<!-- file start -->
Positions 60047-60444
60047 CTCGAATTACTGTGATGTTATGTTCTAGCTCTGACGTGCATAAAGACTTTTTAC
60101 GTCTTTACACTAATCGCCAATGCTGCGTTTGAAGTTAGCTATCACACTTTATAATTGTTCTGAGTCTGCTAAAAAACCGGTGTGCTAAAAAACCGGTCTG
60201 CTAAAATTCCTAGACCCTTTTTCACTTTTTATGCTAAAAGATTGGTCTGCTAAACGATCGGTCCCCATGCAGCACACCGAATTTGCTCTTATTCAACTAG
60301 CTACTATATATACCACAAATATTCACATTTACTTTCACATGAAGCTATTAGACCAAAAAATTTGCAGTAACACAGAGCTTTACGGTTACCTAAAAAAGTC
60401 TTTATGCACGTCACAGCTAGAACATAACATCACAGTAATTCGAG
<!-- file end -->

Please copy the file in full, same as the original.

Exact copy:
Positions 60047-60444
60047 CTCGAATTACTGTGATGTTATGTTCTAGCTCTGACGTGCATAAAGACTTTTTAC
60101 GTCTTTACACTAATCGCCAATGCTGCGTTTGAAGTTAGCTATCACACTTTATAATTGTTCTGAGTCTGCTAAAAAACCGGTGTGCTAAAAAACCGGTCTG
60201 CTAAAATTCCTAGACCCTTTTTCACTTTTTATGCTAAAAGATTGGTCTGCTAAACGATCGGTCCCCATGCAGCACACCGAATTTGCTCTTATTCAACTAG
60301 CTACTATATATACCACAAATATTCACATTTACTTTCACATGAAGCTATTAGACCAAAAAATTTGCAGTAACACAGAGCTTTACGGTTACCTAAAAAAGTC
60401 TTTATGCACGTCACAGCTAGAACATAACATCACAGTAATTCGAG